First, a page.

Here's How Trump Apparently Plans To Take His Bromance With Kanye To A Whole New Level

by Seth Millstein
Drew Angerer/Getty Images News/Getty Images

According to The Daily Beast, President Trump may invite Kanye West to the White House for dinner. West fully came out in support of Trump earlier in the week, explaining that both of them have "dragon energy," and the president has had nothing but kind things to say about the Grammy-winning rapper since then.

Many were caught off-guard when West tweeted on Wednesday that "you don't have to agree with trump [sic] but the mob can't make me not love him." West went on to call Trump "my brother," and later sent a picture of a Make America Great Again hat ostensibly signed by the president. West's reference to the so-called "dragon energy" that the two men supposedly share sparked endless memes, speculation, and confusion.

Trump, despite calling for a boycott of West back in 2009, quickly became a fan once it became clear that West likes him. In a rambling interview on Fox & Friends Thursday, Trump said that West "has good taste" and "is smart" for supporting him. The president went on to question why black Americans vote for Democrats, sputtering that "if you go back to the Civil War, it was the Republicans that really did the thing," an apparent reference to the abolishment of slavery.

Now, two sources tell The Daily Beast that Trump has offhandedly suggested that he might invite West to a White House dinner.

In fact, West's support for Trump isn't a new thing. Shortly after the 2016 election, he announced during a concert that he would have voted for Trump if he'd voted. The next month, he visited Trump Tower and posed for pictures with the president-elect. West's official announcement that he's in the president's camp was a mere formality.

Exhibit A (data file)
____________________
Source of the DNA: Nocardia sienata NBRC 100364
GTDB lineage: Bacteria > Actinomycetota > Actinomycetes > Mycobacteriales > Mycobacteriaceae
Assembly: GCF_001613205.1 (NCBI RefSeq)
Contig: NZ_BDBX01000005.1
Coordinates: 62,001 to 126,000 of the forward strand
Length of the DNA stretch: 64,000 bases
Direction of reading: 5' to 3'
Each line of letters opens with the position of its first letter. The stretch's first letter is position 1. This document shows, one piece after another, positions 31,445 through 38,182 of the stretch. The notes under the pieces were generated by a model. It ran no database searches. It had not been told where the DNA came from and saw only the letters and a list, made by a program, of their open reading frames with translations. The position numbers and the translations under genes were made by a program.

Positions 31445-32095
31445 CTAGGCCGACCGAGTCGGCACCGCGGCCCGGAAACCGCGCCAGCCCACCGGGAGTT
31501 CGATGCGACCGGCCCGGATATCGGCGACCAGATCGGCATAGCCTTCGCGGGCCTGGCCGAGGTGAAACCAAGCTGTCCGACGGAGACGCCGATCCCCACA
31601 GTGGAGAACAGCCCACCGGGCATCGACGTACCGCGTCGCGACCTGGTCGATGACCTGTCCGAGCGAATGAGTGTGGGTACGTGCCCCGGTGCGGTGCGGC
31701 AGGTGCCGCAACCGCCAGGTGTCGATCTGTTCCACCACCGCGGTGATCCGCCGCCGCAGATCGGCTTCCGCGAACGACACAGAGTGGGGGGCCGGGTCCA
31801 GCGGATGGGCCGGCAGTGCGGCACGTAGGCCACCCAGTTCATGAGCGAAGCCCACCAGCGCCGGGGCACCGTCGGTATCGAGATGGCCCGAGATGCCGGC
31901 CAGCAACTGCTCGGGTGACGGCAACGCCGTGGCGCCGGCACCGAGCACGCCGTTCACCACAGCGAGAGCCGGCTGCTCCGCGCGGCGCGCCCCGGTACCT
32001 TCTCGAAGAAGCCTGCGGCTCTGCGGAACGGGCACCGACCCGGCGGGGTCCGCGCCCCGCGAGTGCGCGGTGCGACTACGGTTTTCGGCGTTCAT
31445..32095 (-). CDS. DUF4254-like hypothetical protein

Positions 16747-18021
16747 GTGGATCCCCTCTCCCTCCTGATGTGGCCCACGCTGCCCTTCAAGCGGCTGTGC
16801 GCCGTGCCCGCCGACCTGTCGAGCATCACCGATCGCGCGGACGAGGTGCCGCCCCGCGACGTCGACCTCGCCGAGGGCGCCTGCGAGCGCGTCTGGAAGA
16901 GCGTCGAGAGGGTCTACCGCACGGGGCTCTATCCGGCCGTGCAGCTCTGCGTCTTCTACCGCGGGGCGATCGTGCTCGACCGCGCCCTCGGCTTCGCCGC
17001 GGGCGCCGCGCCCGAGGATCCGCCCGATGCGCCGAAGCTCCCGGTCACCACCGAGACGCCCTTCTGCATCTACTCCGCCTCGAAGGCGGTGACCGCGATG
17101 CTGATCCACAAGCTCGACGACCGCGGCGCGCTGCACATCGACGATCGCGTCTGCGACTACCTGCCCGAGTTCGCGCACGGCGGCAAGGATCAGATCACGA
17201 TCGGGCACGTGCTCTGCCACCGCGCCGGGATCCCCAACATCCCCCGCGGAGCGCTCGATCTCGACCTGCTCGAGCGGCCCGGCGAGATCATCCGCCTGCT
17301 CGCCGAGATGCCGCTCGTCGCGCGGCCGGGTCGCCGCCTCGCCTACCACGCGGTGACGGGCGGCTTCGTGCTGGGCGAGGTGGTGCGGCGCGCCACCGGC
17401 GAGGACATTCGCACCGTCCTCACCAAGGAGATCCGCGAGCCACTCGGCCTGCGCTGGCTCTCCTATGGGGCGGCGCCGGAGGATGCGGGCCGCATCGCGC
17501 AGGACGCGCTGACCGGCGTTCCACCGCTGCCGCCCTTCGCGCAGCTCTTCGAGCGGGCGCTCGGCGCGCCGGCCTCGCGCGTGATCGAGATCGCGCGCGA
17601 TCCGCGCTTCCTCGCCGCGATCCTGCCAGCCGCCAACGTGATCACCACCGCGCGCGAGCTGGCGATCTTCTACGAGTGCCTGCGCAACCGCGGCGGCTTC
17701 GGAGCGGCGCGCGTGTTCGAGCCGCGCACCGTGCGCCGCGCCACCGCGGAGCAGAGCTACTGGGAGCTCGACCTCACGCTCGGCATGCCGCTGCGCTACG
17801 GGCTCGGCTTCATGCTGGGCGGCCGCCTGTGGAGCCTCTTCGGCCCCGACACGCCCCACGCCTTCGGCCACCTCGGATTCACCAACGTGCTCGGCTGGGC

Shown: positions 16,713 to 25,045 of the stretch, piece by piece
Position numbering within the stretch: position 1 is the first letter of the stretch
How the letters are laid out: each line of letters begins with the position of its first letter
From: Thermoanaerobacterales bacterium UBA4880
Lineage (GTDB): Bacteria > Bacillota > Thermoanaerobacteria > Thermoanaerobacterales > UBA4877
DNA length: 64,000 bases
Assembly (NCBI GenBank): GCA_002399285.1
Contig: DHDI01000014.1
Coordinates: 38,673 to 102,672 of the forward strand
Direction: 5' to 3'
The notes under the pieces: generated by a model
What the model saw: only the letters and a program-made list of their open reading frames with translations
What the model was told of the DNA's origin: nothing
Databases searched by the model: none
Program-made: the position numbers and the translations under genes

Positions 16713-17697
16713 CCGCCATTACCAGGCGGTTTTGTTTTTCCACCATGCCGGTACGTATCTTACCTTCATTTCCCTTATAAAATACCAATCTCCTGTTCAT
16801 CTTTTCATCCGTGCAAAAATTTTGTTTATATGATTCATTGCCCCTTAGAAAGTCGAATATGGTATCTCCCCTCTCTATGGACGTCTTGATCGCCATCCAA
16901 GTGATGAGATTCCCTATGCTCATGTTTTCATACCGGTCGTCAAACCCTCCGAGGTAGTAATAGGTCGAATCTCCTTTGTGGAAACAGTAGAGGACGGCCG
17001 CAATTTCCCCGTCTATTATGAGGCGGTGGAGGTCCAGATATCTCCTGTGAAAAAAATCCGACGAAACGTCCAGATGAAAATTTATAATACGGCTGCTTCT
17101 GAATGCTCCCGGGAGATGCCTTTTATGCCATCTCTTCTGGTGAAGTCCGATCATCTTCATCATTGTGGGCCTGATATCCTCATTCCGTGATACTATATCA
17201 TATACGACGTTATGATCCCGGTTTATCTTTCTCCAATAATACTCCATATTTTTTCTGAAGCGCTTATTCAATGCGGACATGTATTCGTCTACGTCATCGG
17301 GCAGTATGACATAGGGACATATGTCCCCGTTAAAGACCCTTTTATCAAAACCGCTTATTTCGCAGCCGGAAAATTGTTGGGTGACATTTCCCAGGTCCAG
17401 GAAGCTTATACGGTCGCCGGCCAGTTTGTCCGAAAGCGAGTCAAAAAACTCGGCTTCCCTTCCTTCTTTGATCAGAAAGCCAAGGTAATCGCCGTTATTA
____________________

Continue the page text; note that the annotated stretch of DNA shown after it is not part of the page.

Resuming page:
After West's tweets, Trump touted his support among black voters, although that support is in fact quite limited. In the Fox & Friends interview, the president boasted that even though pre-election forecasts said he wouldn't receive many black votes, he "got a lot!"

"I got a lot of support!" Trump claimed. "I should have gotten much more."

In actuality, only 8 percent of black voters cast a ballot for Trump in 2016, according to the Roper Center for Public Opinion Research. A Gallup poll taken at the end of 2017 found that a mere 9 percent of black Americans approve of Trump's job as president so far.

Nevertheless, Trump appears to be under the belief that West's support for him represents a sort of sea change in the voting patterns of black Americans, who have historically supported Democrats.

"Kanye West has performed a great service to the Black Community - Big things are happening and eyes are being opened for the first time in Decades - Legacy Stuff!" Trump tweeted on Friday.

Trump theorized on Fox & Friends that West supports him because he "sees black unemployment at the lowest it’s been in the history of our country." It's true that black unemployment is at an historic low — but this was the case before Trump took office as well. In actuality, black unemployment began plummeting steadily around the end of Barack Obama's second term, and the trend hasn't reversed itself since.

The same day that West sent his pro-Trump tweets, Chance The Rapper tweeted simply that "Black people don't have to be democrats." This, too, elicited a thank-you from Trump — a thank-you that Chance immediately rejected.

"I'd never support anyone who has made a career out of hatred, racism and discrimination," Chance, who, like West, is from Chicago, said in a statement Friday. He went on to explain that his tweet about black people voting for Democrats "stemmed from a personal issue with the fact that Chicago has had generations of Democratic officials with no investment or regard for black schools, neighborhood or black lives," and that he had sent the tweet as a show of solidarity with West, with whom he's personal and professional friends.

"But again," Chance said, "[I] said that sh*t at the wrongest time." He added that upon reflection, it's not his job to "defend or protect" West, but to "pick up the phone and talk to him about it."